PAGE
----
If you are coming to Spain for the first time, be warned: this is a country that fast becomes an addiction. You might intend to come just for a beach holiday, or a tour of the major cities, but before you know it you'll find yourself hooked by something quite different - by the celebration of some local fiesta, perhaps, or the amazing nightlife in Madrid, by the Moorish monuments of Andalucia, by Basque cooking, or the wild landscapes and birds of prey of Estremadura. And by then, of course, you will have noticed that there is not just one Spain but many. Indeed, Spaniards often speak of
(the Spains) and they even talk of the capital in the plural -
, the Madrids.
This regionalism is an obsession and perhaps the most significant change to the country over recent decades has been the creation of seventeen
- autonomous regions - with their own governments, budgets and cultural ministries. The old days of a unified nation, governed with a firm hand from Madrid, seem to have gone forever, as the separate kingdoms which made up the original Spanish state reassert themselves. And the differences are evident wherever you look: in language, culture and artistic traditions, in landscapes and cityscapes, and attitudes and politics.
The cities - above all - are compellingly individual. Barcelona, for many, has the edge: for Gaudí's splendid
architecture, the lively promenade of Las Ramblas, designer clubs
, and, not least, for Barça - the city's football team. But Madrid, although not as pretty, claims as many devotees. The city and its people, immortalized in the movies of Pedro Almodóvar, have a vibrancy and style that is revealed in a thousand bars and summer terrazas. Not to mention three of the world's finest art museums. Then there's Sevilla, home of flamenco and all the clichés of southern Spain; Valencia, the vibrant Levantine city with an arts scene and nightlife to equal any European rival; and Bilbao, a new entry on Spain's cultural circuit, due to Frank Gehry's astonishing Guggenheim museum.
Monuments range just as widely from one region to another, dependent on their history of control and occupation by Romans and Moors, their role in the "golden age" of Imperial Renaissance Spain, or their twentieth-century fortunes. Touring Castile and León, you confront the classic Spanish images of vast cathedrals and
castles - literally hundreds of the latter; in the northern mountains of Asturias and the Pyrenees, tiny, almost organic Romanesque churches dot the hillsides and villages; Andalucía has the great mosques and Moorish palaces of Granada, Sevilla and Córdoba; Castile has the superbly preserved medieval capital, Toledo, and the gorgeous Renaissance university city of Salamanca; while the harsh landscape of Estremadura cradles the ornate
towns built with riches from the "New World".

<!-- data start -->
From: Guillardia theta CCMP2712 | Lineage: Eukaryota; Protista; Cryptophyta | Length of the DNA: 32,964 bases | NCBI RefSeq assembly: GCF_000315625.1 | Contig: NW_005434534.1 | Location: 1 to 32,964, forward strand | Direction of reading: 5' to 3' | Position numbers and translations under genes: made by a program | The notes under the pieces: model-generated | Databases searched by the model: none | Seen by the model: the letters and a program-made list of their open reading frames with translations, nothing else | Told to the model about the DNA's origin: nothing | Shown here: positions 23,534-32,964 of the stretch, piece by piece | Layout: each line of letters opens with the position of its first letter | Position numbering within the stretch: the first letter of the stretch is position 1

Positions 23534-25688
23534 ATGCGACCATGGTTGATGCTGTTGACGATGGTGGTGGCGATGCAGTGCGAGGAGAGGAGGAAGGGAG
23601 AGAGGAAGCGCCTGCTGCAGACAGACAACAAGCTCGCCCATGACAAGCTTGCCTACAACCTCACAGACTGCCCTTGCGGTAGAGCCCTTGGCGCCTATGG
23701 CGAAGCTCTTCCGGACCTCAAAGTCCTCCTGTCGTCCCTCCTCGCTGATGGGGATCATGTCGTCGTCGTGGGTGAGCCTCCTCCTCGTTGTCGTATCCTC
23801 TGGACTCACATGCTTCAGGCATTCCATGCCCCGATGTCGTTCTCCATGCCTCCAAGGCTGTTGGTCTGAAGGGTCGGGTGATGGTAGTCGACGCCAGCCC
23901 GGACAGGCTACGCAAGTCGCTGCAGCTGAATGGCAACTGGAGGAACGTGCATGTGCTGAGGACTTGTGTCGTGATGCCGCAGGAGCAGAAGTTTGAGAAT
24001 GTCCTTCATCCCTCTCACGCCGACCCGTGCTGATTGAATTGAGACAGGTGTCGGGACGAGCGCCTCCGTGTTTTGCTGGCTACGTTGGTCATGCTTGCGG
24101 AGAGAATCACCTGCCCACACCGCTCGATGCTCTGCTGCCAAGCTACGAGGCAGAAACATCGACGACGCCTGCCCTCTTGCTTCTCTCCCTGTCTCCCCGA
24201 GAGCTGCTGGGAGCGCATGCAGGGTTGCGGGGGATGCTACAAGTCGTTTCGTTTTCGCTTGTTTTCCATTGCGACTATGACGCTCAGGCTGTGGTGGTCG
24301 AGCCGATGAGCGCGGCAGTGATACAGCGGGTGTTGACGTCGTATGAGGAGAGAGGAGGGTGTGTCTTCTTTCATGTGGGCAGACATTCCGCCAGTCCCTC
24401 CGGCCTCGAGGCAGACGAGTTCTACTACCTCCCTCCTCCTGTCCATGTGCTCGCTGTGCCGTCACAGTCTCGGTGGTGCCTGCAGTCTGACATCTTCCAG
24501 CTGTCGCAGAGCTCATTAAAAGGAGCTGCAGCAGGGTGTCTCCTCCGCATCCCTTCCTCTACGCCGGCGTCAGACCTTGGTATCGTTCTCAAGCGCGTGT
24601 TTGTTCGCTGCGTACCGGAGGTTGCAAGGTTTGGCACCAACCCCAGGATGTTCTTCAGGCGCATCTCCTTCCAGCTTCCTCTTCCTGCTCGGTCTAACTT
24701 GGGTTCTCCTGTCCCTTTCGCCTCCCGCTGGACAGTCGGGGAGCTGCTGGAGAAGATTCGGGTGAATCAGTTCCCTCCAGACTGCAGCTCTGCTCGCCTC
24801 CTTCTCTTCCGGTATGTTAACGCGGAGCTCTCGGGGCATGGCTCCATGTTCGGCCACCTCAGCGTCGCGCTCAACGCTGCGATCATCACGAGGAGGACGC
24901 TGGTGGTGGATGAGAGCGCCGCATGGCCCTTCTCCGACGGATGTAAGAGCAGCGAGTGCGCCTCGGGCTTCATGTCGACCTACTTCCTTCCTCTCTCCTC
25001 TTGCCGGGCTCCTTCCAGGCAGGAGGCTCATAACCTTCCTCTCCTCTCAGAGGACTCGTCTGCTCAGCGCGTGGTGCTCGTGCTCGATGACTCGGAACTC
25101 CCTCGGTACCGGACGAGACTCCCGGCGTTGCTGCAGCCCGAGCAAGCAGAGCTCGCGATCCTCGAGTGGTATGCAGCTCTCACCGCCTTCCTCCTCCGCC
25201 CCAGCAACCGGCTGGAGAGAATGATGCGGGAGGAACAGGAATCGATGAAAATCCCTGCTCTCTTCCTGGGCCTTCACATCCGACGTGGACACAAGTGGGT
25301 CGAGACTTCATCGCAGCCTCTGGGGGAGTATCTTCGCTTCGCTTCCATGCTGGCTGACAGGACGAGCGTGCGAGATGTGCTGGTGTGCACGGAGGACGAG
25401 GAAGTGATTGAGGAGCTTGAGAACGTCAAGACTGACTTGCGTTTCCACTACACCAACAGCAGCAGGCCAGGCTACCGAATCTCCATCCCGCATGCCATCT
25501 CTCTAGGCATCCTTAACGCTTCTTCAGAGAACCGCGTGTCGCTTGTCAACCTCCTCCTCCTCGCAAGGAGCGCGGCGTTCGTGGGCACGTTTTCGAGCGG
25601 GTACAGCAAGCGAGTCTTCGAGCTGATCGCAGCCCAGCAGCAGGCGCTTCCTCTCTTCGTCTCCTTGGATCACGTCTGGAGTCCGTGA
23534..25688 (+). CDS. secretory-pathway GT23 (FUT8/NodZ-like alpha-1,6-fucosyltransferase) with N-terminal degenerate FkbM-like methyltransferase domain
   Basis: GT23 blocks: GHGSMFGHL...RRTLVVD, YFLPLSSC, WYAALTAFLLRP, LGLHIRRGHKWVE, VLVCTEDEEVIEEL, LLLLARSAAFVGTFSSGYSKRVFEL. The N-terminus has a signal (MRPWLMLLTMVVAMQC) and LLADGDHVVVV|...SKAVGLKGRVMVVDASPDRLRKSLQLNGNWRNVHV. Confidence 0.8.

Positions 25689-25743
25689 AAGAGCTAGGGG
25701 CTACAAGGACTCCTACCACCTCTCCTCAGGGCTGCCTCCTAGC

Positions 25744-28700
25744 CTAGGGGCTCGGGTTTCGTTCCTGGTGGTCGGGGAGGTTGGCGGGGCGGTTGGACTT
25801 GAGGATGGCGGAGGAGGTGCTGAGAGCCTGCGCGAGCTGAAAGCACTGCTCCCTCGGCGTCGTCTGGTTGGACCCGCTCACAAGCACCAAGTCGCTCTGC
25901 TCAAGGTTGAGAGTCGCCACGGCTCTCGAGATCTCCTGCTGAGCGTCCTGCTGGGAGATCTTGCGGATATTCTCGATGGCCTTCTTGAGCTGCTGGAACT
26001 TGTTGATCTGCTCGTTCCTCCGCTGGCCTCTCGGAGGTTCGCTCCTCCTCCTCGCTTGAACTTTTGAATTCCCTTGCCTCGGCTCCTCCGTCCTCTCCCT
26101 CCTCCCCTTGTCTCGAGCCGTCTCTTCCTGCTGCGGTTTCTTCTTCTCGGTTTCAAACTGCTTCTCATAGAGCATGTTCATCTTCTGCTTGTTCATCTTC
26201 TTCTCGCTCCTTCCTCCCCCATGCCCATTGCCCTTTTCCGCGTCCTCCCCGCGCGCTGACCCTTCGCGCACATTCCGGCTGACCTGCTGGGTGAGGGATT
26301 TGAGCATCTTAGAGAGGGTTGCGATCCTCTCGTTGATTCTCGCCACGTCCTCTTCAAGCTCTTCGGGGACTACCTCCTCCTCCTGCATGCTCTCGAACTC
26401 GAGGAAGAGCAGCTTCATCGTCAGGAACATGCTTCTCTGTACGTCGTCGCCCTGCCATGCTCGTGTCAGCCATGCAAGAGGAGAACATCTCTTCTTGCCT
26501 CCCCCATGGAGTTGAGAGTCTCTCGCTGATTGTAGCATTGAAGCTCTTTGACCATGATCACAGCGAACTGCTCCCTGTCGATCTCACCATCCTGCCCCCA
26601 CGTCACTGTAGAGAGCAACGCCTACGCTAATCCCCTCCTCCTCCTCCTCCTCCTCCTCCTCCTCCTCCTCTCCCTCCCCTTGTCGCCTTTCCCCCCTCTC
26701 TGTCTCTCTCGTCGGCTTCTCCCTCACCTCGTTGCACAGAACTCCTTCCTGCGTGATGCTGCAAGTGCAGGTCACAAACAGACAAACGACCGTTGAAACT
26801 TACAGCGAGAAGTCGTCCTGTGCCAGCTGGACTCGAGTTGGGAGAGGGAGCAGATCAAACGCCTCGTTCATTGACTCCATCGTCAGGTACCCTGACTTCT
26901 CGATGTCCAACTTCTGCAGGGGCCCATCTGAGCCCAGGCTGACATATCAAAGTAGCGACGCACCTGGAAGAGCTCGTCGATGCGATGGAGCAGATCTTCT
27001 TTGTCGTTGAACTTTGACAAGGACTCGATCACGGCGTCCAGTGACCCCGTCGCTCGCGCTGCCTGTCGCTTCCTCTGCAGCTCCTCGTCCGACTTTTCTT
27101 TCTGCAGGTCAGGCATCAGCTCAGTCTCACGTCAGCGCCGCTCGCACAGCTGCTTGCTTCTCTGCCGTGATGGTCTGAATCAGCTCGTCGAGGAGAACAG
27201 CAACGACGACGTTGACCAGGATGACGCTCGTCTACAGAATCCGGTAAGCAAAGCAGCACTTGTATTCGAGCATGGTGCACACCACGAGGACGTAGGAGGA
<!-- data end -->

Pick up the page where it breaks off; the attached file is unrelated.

Not that Spain is predominantly about buildings. For most visitors, the landscape holds just as much fascination - and variety. The evergreen estuaries of Galicia could hardly be more different from the high, arid plains of Castile, or the gulch-like desert landscapes of Almería. Agriculture makes its mark in the patterened hillsides of the wine- and olive-growing regions and the rice fields of the Levante. Spain is also one of the most mountainous countries in Europe, and there is superb walking and wildlife in a dozen or more sierras - above all in the Picos de Europa and Pyrenees. Spain's unique fauna boast protected species like brown bears, the Spanish lynx and Mediterranean monk seals as well as more common wild boar, white storks and birds of prey.
One of Spain's greatest draws is undeniably its beaches although with infinitely more variety than you would be led to believe from the sun-and-sand holiday brochures. Long tracts of coastline - along the Costa del Sol, in particular - have been developed into concrete hotel and villa complexes but delightful pockets remain even on the big tourist costas. On the Costa Brava, the string of coves between Palamos and Begur are often overlooked, while in the south there are superb windsurfing waters around Tarifa and some decidedly low-key resorts along the Costa de la Luz. In the north, the cooler Atlantic coastline boasts the surfing sands of Cantabria and the unspoilt coves of Galicia's estuaries. Offshore, the Balearic islands have some superb sands and, if you're up for it, Ibiza also offers one of the most hedonistic backdrops to beachlife in the Mediterranean.
Wherever you are in Spain, you can't help but notice the Spaniards' infectious enthusiasm for life. In the cities there is always something happening - in bars and clubs, on the streets, and especially at fiesta times. Even in out of the way places there's a surprising range of nightlife and entertainment, not to mention the daily pleasures of a round of tapas, moving from bar to bar, having a beer, a glass of wine or a
(dry sherry) and a bite of the house speciality.
The identity and appeal of each of the regions is explored in the introductions, where you'll find a rundown on their highlights